Pursuant to the terms of a fixed-price equipment supply contract, Siempelkamp is the debtors’ primary partner for engineering, design, commissioning and testing of the plant’s production process. Approximately $8.5 million of the purchase price for the Siempelkamp equipment has been contractually deferred until Feb. 15, 2022. Interest on the deferred amount is payable in installments, the first of which is approximately $350,000 and due Dec. 10, and the second is approximately $1 million and due April 1, 2022.
An important milestone for Siempelkamp’s performance under the contract is achieved by running a series of performance tests to confirm whether the plant can produce MDF consistently and according to specified requirements (referred to in the filings as “Plant Acceptance”). If the plant’s equipment fails to achieve these values following this testing, Siempelkamp would be obligated to pay liquidated damages to the debtors, and, “under certain circumstances,” the debtors can require Siempelkamp to remove the Siempelkamp equipment and reimburse the debtors for the amounts paid under the supply contract.
As of the petition date, all of the equipment purchased by the debtors from Siempelkamp has been delivered to the site. Although Siempelkamp has not yet achieved plant acceptance, the debtors expect that it will be achieved in early 2022. There is currently a dispute between debtors and Siempelkamp regarding amounts which Siempelkamp says the debtors owe under the supply contract. In addition, the debtors say that they believe they have claims against Siempelkamp on account of delays in reaching plant acceptance.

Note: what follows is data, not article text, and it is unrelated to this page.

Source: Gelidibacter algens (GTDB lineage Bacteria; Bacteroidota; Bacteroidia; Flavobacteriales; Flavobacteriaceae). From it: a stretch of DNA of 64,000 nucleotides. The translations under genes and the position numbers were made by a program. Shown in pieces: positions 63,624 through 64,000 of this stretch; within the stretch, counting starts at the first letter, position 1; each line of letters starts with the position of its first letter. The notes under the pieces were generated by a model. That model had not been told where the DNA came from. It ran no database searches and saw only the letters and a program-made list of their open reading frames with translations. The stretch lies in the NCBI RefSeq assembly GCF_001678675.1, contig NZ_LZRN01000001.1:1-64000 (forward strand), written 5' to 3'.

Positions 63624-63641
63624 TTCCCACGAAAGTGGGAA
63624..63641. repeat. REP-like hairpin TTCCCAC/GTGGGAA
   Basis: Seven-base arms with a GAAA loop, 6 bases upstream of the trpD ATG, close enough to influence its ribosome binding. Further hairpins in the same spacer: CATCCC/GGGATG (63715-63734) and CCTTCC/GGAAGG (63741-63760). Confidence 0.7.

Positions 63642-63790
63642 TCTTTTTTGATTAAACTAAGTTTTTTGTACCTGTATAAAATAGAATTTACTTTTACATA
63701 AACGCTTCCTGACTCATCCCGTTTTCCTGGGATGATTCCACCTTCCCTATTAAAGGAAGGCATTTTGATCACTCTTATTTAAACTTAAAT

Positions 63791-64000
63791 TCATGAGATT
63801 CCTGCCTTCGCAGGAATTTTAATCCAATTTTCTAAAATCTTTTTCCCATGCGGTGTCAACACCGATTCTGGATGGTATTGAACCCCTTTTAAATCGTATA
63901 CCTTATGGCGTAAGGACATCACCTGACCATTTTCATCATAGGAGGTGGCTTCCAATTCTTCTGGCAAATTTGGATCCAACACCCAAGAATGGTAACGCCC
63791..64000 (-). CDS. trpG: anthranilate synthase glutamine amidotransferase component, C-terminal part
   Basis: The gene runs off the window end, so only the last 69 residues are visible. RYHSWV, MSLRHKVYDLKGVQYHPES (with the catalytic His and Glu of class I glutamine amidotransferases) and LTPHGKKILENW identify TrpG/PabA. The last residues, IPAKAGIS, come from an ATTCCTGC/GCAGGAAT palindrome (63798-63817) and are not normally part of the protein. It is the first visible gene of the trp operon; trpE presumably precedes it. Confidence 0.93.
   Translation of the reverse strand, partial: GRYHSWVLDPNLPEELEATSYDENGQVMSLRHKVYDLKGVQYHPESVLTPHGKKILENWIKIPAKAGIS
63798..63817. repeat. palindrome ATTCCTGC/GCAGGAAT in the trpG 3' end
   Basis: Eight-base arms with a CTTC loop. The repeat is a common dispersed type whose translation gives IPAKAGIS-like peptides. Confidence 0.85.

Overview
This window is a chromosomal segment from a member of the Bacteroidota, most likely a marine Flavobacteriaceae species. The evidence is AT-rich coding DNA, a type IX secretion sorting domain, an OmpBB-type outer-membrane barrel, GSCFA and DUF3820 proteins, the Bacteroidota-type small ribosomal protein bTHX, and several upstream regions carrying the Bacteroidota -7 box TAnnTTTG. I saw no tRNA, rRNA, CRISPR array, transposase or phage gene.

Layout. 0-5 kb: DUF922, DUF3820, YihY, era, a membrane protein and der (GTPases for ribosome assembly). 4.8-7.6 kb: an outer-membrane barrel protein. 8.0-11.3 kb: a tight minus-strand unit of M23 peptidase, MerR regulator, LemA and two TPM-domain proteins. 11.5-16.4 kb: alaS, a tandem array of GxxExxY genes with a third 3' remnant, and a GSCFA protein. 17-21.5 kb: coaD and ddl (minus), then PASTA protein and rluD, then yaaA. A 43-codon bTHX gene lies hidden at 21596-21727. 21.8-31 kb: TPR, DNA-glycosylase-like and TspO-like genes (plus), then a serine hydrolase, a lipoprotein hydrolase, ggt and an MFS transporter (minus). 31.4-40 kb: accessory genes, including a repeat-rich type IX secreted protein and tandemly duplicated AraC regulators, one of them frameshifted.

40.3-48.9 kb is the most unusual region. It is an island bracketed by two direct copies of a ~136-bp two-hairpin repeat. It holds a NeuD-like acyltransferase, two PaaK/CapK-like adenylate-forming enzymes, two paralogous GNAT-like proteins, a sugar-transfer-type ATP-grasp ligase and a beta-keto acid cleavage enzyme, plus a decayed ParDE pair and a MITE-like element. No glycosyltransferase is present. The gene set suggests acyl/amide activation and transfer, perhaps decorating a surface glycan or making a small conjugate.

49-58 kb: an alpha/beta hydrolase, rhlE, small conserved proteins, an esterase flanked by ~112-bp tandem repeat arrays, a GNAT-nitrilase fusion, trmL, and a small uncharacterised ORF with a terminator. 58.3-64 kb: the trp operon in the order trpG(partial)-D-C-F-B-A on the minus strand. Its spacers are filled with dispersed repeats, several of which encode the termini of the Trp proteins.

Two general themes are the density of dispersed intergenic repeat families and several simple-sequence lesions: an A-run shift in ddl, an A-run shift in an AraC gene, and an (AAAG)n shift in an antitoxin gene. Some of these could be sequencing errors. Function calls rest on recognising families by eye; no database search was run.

The plant has been in development for nearly three decades and has been selling MDF for six months, but it is not yet fully operational. The debtors anticipate that at full capacity, the plant would be capable of converting about 280,000 tons of post-harvest waste into 140 million to 150 million square feet (based on a 3/4-inch normalized thickness) of MDF on an annual basis.
The debtors say that although they have not yet met their targeted MDF production capacity or quality, the plant is “mechanically complete” and produced its first MDF in November 2020. They say they anticipate the plant will be fully operational “in the near future” and that they will achieve plant acceptance sometime in early 2022, with production of “A-grade” MDF shortly thereafter.
However, full operating capacity is not expected to be reached until 2024. The debtors are in the process of completing the necessary steps to secure a certificate of occupancy for the plant and expect to obtain this certificate by year end “provided there is no material disruption to the commissioning process.”
The market for MDF has generally improved over the past 12 months, the debtors say, adding that they have been able to sell substantially all of their product. The “strong demand” is driven by many factors, including increases in residential construction, closures of MDF manufacturing facilities based in North America, and supply chain issues faced by importers of wood-based MDF products manufactured abroad. If the plant can achieve its targeted annual production, that production would represent approximately one-third of California’s annual demand for MDF on a historical basis.
The company’s corporate organizational structure is as follows:
The debtors’ largest unsecured creditors are listed below: